1. Susan Rubinsky

      I’m aware of the loan terms as well as the SBA. In the 1990’s banks were very easy to work with for SMBs. I built several businesses with bank loans during the 1990’s without collateral, based solely on biz plans and current biz cash flow. Not anymore. Very few banks will touch similar deals these days. One of the companies I partnered in in the 1990’s had an ongoing revolving door loan with a local bank that covered the initial costs (insurance, bonding, infrastructure/tech) when bidding/landing new projects. Terms were 90 days and sometimes we were able to negotiate longer terms depending on the criteria of the contract we were bidding on (some government contracts don’t pay, for example, until you hit certain milestones — one project I worked on a few years ago did not pay until a certain milestone was hit at the one year mark. That means that I and my team worked on the project for a year before we saw any payment from the government contract.). I have pitched a similar plan (that I easily pitched and won in the 1990’s) to several banks in the last few years and have basically been laughed out of the room.

  6. panterosa,

    I am becoming more fond of the author model, write book, give to publisher and support rollout, go write another. I see now so many brands “scale” in a way that is really just more products which a watered down version of the core product. The author model requires each book be as good as the last, no dilution, and if as good or better, then the product is not scaled, just the audience. It keeps the author honest and true to craft or else they fail.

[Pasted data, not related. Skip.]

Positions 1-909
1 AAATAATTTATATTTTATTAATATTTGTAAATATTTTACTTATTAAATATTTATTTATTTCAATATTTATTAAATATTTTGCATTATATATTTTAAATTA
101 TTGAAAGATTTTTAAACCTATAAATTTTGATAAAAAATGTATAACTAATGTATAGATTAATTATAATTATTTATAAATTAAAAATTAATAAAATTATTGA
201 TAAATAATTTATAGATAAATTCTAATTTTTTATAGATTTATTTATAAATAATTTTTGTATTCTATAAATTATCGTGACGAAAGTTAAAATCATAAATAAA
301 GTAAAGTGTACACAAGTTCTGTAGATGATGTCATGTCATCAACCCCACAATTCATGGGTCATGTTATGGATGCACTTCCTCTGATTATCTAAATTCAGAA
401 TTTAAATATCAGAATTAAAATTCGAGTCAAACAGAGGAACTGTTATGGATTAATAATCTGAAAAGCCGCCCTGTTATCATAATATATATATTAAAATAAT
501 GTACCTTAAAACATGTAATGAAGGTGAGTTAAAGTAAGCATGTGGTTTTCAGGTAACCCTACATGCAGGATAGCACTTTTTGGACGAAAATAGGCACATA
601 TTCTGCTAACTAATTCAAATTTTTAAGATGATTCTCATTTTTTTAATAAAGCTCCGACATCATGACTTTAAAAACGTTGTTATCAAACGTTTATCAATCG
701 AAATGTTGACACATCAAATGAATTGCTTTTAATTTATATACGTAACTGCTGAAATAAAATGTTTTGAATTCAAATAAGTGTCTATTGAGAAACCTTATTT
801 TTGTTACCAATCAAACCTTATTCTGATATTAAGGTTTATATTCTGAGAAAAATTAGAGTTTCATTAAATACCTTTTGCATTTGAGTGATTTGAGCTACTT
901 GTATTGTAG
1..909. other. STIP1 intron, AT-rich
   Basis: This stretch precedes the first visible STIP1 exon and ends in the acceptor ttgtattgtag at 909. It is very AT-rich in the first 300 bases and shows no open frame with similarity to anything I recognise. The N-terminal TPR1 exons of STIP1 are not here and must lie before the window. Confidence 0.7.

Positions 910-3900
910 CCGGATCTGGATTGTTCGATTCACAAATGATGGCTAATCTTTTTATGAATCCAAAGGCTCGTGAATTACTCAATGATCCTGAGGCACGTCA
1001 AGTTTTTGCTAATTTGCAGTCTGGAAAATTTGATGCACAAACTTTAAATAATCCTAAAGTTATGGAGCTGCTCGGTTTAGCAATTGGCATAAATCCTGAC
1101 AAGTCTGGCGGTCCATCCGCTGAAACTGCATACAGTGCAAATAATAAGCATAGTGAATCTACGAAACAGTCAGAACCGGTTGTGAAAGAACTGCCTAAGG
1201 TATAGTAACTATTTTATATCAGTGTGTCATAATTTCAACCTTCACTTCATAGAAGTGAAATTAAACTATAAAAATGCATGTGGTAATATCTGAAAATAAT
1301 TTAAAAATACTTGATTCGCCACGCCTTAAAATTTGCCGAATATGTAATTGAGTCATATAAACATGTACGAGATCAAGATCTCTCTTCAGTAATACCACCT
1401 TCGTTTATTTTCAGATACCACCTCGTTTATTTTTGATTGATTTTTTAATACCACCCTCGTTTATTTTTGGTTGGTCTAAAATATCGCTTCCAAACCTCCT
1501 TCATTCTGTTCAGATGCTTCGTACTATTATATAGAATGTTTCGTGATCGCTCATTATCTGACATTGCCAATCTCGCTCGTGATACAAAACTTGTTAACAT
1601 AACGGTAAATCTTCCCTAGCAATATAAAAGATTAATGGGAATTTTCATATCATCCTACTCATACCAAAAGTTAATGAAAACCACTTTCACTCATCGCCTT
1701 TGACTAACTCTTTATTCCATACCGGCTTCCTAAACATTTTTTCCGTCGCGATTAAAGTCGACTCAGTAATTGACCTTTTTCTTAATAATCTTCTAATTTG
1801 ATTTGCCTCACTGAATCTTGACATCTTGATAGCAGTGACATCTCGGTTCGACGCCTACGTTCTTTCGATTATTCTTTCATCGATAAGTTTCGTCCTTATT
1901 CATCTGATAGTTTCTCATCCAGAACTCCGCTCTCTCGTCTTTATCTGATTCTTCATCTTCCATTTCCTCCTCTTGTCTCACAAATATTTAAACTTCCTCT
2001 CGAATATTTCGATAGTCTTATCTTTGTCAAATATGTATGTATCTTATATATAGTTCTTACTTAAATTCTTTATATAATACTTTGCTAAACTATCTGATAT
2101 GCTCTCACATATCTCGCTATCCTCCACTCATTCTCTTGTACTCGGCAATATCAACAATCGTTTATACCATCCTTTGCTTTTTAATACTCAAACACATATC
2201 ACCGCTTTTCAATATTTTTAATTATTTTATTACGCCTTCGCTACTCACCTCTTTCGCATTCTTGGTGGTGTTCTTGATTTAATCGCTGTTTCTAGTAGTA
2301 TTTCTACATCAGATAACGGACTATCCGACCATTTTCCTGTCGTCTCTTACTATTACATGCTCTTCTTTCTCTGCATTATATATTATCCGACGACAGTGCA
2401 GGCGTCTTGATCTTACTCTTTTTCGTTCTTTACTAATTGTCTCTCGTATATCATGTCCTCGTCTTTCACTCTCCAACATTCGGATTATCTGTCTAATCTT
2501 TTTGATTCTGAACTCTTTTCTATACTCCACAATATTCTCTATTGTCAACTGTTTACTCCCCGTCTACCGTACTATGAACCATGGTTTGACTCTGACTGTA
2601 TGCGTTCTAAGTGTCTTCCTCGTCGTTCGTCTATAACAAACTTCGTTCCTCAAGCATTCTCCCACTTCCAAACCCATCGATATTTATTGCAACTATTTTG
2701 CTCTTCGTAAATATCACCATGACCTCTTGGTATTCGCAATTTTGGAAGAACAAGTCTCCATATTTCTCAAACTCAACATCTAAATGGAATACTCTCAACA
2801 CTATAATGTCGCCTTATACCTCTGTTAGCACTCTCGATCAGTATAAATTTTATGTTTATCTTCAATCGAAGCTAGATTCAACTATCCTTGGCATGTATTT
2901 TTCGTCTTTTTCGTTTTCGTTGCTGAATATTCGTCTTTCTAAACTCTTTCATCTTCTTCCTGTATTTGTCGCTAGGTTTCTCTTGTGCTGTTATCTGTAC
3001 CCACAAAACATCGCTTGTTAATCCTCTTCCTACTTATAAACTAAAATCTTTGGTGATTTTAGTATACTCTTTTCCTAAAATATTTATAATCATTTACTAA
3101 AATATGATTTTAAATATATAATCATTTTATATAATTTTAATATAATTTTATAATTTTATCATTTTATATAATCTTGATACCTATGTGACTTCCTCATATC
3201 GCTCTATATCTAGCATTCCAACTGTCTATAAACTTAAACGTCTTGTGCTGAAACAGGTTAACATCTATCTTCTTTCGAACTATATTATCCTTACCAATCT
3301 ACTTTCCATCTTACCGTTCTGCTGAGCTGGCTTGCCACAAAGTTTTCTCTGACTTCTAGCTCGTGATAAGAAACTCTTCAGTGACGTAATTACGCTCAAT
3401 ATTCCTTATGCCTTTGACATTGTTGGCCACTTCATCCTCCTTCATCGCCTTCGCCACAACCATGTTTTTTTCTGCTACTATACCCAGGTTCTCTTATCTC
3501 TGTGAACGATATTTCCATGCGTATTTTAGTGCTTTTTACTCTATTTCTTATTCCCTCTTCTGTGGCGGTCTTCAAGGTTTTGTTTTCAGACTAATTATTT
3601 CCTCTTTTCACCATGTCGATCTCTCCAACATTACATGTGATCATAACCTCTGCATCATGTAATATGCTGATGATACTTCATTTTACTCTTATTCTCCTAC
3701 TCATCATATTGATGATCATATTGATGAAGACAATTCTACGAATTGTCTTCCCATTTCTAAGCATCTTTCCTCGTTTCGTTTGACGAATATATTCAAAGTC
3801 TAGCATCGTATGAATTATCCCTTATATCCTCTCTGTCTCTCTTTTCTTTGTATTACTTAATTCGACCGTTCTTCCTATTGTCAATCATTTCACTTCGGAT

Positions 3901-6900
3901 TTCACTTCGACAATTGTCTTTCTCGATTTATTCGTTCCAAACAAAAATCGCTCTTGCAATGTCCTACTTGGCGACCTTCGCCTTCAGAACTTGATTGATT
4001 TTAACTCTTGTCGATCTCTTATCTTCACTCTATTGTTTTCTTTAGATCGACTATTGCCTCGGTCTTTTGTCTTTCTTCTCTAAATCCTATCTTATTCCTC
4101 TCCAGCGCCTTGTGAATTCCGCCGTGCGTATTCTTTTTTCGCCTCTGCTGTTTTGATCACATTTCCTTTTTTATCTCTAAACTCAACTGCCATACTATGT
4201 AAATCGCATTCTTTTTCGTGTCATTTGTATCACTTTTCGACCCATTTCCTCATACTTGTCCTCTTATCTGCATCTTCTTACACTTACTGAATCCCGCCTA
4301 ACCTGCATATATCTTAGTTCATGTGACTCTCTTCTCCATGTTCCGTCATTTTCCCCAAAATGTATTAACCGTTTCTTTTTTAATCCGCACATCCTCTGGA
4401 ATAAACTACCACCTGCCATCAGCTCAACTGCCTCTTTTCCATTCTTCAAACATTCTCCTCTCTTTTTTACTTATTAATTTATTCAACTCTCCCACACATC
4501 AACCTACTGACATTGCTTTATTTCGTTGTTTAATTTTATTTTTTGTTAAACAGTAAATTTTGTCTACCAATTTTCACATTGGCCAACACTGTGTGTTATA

7. William Strouse

    It seems that “SCALING” has become a social biz fad. The presumption that bigger is ALWAYS better reflects insecurity on the part of investors. The investors do not trust their own judgement about the investment and is hoping “SCALING” will provide a soft landing. Founders on the other hand use “SCALING” to satisfy ego drive. when the goal is no longer to create and serve the customer; the customers undoubtedly lose and that threatens the future of the biz. There is a balance to be reached between the personal financial struggles of small biz founders and those of founders outgrowing their executable limitations. Both will wear on the mental, emotional and physical. So what is the point? It seems that “SCALING” has become a social biz fad. Is it wiser to plan growth to a level that meets executable limitations and let the forces and wisdom of the investors to push the founders a little beyond their comfort level? If this presumption is correct, the fad will fade like all fads before leaving only lessons for investors, founders and observers alike. When the vision biz becomes a fad, is not a “bubble” trailing closely behind?

  8. Vince DelaRosa

    Generally a good article. I would only note, things have changed dramatically with bank loans since 1996. Credit is much tighter and it seems scaling in the eyes of a bank, some times can be viewed as risky. On the idea of scaling, if the growth is largely organic or driven by sales (i.e., revenue) that is always the better approach. Vince DelaRosa